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The hidden traces of Habsburg Belgrade

View of Belgrade

The Habsburg Empire tried to conquer Belgrade from the Ottoman Empire several times: in 1688, in 1717, and then again in 1789. 1717 was the only time the Habsburgs retained long-term control over Belgrade, and between 1717 and 1739, Belgrade became the capital of the semi-autonomous Kingdom of Serbia within the Habsburg Empire. Although brief, Habsburg rule over Belgrade rapidly changed the city in just a few decades. Dr. Vesna Bikić works at Belgrade’s Archeological Institute and edited the monograph “Baroque Belgrade: transformation 1717-1739.” We asked her what Belgrade was like during the short, dynamic years of Habsburg rule. 

How did the Habsburg Empire affect Belgrade during the time of its short rule, from 1717-1739? Even though the Ottoman Empire reconquered the city in 1739, can you still see traces of the Habsburgs today on the streets of Belgrade?

During that time, Belgrade was one big construction site. The urban layout, architecture, and even population were completely transformed, leading to a transformation in culture and everyday life as well. One of the conditions of the Treaty of Belgrade in 1739 was that the Ottomans would systematically demolish everything newly built during the Habsburg period, which means that very few traces of that period are left today. In today’s urban structure it is very hard to find traces of that time’s baroque city-in-progress. For example, the location of the neighborhood fortifications are visible in the routes of Kosančićeva Street, Topličini Venac, and Obilićev Venac. The network of what used to be the main roads is on the location of modern day Cara Dušana Street and Kralja Petra street. At 10 Cara Dušana Street is the only surviving building from that time (there was a row of seven). It is a typical Central European merchant’s house, which had shops with workers on the ground floor, and the owner’s apartment on the upper floor.

You mentioned the demographic changes of Belgrade during the Habsburgs. Many of the changes were related to the military, since Belgrade was an important frontier town. While Belgrade was under Habsburg control, did civilians from other parts of the empire move in, or did most of the new population have military ties?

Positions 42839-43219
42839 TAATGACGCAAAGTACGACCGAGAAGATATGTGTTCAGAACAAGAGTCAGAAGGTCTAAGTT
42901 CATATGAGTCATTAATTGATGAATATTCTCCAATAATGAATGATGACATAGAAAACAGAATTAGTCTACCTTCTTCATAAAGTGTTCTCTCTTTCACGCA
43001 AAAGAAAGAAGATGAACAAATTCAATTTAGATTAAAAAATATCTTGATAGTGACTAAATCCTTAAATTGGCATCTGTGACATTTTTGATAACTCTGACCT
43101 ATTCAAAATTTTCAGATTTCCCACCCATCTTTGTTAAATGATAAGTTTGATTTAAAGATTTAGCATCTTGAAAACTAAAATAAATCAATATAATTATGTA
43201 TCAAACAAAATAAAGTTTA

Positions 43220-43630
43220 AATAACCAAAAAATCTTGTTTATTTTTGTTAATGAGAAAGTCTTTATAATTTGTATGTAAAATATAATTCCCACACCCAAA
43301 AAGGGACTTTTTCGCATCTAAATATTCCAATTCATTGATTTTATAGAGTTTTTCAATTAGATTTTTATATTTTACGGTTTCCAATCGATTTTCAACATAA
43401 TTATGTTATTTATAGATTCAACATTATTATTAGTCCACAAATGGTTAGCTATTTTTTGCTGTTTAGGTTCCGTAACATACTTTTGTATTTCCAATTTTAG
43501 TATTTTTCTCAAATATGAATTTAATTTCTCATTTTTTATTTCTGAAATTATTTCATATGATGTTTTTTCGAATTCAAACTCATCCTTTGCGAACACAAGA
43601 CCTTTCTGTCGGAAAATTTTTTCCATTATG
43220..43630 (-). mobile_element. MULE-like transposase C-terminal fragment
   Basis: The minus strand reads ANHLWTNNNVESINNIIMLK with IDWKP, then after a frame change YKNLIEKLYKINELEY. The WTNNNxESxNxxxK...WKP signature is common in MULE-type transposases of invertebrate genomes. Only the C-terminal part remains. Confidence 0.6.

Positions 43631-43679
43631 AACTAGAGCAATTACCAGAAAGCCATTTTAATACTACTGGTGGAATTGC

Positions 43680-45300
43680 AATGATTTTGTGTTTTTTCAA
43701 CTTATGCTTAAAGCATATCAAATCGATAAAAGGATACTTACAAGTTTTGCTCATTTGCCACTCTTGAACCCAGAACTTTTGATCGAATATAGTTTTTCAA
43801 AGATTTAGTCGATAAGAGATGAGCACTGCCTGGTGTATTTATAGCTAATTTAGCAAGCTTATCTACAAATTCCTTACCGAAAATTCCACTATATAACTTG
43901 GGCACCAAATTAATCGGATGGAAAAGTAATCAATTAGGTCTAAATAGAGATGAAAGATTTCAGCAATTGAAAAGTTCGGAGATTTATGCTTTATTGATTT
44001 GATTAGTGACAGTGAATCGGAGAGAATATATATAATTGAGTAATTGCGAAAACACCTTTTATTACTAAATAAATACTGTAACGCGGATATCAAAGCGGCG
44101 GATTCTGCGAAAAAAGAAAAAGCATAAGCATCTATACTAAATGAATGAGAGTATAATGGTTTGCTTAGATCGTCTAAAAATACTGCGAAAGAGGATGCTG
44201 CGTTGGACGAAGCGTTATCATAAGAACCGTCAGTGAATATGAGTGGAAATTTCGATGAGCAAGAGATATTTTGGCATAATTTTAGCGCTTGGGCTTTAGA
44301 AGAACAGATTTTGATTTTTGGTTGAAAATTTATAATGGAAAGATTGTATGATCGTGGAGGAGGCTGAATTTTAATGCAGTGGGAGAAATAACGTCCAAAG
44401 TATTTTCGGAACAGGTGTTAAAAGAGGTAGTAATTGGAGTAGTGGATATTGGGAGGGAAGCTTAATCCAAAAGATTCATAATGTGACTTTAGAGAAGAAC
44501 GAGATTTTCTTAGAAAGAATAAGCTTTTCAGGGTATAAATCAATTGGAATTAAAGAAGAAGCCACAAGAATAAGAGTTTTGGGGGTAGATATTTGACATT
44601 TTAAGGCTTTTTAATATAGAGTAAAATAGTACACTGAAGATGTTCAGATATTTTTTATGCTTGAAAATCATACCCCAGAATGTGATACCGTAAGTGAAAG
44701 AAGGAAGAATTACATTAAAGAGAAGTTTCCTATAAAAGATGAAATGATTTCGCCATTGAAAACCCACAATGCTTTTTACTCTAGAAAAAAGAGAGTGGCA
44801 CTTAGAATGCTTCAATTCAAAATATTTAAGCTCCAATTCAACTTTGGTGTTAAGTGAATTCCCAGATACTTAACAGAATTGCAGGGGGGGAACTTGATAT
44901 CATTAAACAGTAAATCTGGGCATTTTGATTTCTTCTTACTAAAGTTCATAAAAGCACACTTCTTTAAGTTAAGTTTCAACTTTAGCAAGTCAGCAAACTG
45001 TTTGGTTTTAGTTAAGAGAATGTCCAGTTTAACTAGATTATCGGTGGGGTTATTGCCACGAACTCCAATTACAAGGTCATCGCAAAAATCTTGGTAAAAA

The Habsburg conquest of Belgrade led to significant demographic changes. After 1717, almost all of the Turkish population moved out of Belgrade. As part of the politics of colonization, the empire encouraged German migration, not just from Habsburg territories, but also from other regions, mostly from Alsace, Lorraine, and Worms. Then, there were waves of migration of Hungarians, Czechs, Italians, and even the French. All of them settled in the Danube Quarter (now Dorćol) in abandoned Turkish houses. They were usually poor people that followed the army, merchants and craftspeople, and war veterans. Serbs remained in the Sava Quarter (which roughly corresponds to the area today between the Cathedral and the Sava River).

Besides material changes in the form of new buildings, what changes did the Habsburgs make in Belgrade society during their rule?

Because of its important geopolitical location, Belgrade under the Habsburgs remained the economic and cultural center of the region, just as it was under the Ottomans. It also became a key point from which the Habsburgs spread European cultural norms throughout Belgrade society of the time and beyond. These norms were completely different compared to Balkan culture and traditions. 

The Habsburgs brought new needs (and indulgences) in terms of housing, hygiene, and health, and there were noticeable changes in consumer habits. A good example is the new culture of mealtime. The Habsburgs popularized new methods of preparing and serving food, with new rules about dining with separate utensils and using dining services that contained dishes of different shapes and sizes specialized for certain types of food. We shouldn’t forget new types of sweets, desserts, and cakes. Bakeries opened that made new types of pastry, including medenjaci, a regional form of gingerbread, and belo pecivo, small pastries made of raised dough such as kifle (see picture).